And the award for greatest downer of 2013 goes to Our Children (À perdre la raison). But the marvel of Our Children, Belgium’s entry into the foreign-language Oscar race, is not about how gloomy it is but how profoundly sympathetic a craftsman director Joachim Lafosse comes across with this work. The French-language film follows the marriage of a young Beligian woman with a young Arab man and the brood that soon follows. Murielle (Émilie Dequenne) and Mounir (Tahar Rahim) are rapturously in love on a primal level and just want to be together. Their union seems idyllic were it not for the subtle influence by the at-first mysterious Dr. André Pinget (Niels Arestrup).
The couple makes him lasagna for dinner, so Mounir might introduce Murielle, but André is too busy to enjoy his favorite dish, though he seems very appreciative. The viewer can easily assume that this man is Mounir’s father, but it soon becomes apparent he is his brother-in-law, who married Mounir’s elder sister, so she might obtain her papers. Though their relationship is professional, Andres has taken a shine to Mounir and has become a father figure to him. He offers the couple a room in his home and even buys presents for Murielle.
Of course there’s something wrong here, and Lafosse knows how to turn the screws ever so subtly to ease you into a horrific outcome portended during the film’s opening. His hand is far from heavy. We meet Murielle in a hospital bed weeping and pleading with someone at her bedside to bury her children in Morocco. The scene is soon followed by a shot on the tarmac of an airport and some luggage carriers. In the distance, four tiny white coffins ride a conveyor belt into the belly of the plane.
From the start, the scene looms over every moment of Our Children, which then unfolds in flashback. The threat of this outcome hangs over every instance of happiness, as the children are born, one after another, from one scene to the next. Lafosse places cinematographer Jean-François Hensgens often at a distance with foreground objects often blurred out. The distance allows the film to grow gradually without histrionics and doom but a disarming naturalistic style. But it’s also a device that shows the walls closing in on these characters. André becomes more subtly oppressive while Mounir grows more passive. Meanwhile, Murielle strains to find some bliss while she gradually seems to suffocate.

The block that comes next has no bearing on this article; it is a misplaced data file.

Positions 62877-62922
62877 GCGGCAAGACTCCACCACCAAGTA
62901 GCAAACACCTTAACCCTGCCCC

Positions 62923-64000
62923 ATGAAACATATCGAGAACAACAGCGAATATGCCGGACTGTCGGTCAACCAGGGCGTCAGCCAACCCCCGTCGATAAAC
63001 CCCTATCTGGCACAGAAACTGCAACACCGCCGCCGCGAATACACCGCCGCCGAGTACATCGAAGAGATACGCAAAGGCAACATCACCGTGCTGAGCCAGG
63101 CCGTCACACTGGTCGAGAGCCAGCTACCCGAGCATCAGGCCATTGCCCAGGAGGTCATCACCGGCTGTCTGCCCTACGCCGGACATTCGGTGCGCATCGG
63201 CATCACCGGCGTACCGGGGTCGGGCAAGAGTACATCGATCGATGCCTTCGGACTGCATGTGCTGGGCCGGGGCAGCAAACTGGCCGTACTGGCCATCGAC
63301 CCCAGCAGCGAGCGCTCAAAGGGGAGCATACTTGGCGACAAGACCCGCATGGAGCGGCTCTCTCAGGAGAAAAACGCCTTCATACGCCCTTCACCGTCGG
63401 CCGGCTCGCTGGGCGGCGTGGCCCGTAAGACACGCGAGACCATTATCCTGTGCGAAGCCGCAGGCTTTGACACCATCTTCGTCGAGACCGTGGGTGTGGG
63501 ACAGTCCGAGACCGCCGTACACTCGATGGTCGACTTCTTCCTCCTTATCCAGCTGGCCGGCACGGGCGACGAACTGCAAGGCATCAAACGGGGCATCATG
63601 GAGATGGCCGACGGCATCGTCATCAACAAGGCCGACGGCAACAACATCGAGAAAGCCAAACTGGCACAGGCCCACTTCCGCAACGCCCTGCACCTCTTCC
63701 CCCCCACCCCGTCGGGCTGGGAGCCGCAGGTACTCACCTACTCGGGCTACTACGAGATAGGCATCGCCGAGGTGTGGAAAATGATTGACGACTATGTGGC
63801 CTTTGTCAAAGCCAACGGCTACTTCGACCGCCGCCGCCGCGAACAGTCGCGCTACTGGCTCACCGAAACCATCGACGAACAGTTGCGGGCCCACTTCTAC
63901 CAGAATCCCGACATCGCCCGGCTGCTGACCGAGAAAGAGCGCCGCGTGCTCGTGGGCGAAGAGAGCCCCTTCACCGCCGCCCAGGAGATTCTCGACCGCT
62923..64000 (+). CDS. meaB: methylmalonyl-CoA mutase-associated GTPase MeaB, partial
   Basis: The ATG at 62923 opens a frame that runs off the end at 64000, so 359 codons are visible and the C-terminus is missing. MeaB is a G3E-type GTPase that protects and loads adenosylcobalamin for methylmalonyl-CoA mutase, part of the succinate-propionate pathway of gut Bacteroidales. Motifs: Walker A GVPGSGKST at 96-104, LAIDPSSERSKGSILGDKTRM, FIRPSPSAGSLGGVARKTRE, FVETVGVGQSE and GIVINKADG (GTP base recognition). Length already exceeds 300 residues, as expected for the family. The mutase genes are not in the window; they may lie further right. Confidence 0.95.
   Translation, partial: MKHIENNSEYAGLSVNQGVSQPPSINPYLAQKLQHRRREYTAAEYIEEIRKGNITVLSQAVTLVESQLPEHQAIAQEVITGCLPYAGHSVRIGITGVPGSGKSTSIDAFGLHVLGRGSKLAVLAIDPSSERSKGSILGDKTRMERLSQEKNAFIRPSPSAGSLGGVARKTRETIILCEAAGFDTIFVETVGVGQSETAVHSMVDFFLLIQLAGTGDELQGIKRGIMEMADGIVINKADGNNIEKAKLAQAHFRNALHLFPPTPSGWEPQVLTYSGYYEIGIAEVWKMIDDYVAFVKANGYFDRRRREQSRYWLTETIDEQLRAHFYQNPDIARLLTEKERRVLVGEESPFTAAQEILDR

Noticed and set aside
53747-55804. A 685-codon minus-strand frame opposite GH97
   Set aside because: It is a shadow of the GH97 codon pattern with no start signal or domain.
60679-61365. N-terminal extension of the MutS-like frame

Dequenne handles the burden of Murielle’s quiet, growing suffering with a delicate yet heart-wrenching touch. Dequenne, who burst on the scene as the titular protagonist of the Dardenne brothers’ Rosetta won the Un Certain Regard Award for Best Actress at Cannes last year for her portrayal. There’s an amazing uncut scene where she’s driving a car all alone singing to a ballad by Julien Clerc crooning to loving women (“Femmes Je Vous Aime”). With every verse she grows more morose until she cannot sing anymore. It’s an amazing moment that stands as raw testament to the actress’ talent.
Lafosse handles passive-aggression with a delicate, honest hand that might be lost on some who prefer drama to hit them over their head. But it’s the film’s subtlety that gives it its potency. The story happens to be based on a sensational true story that rocked Belgium in 2007. In more clumsy hands, it could have gone Lifetime-network/movie-of-the-week. However, Lafosse paints a delicate, heartfelt portrait that does not demonize. The sympathy he brews up with Our Children is humanistic and profound. It’s a revelatory work that shows the thin line between love and madness.
Our Children runs 111 minutes and is not rated (psychological and implied violence abounds). It opens in South Florida exclusively at the Miami Beach Cinematheque this Friday, Sept. 27, which provided a DVD preview screener for the purposes of this review.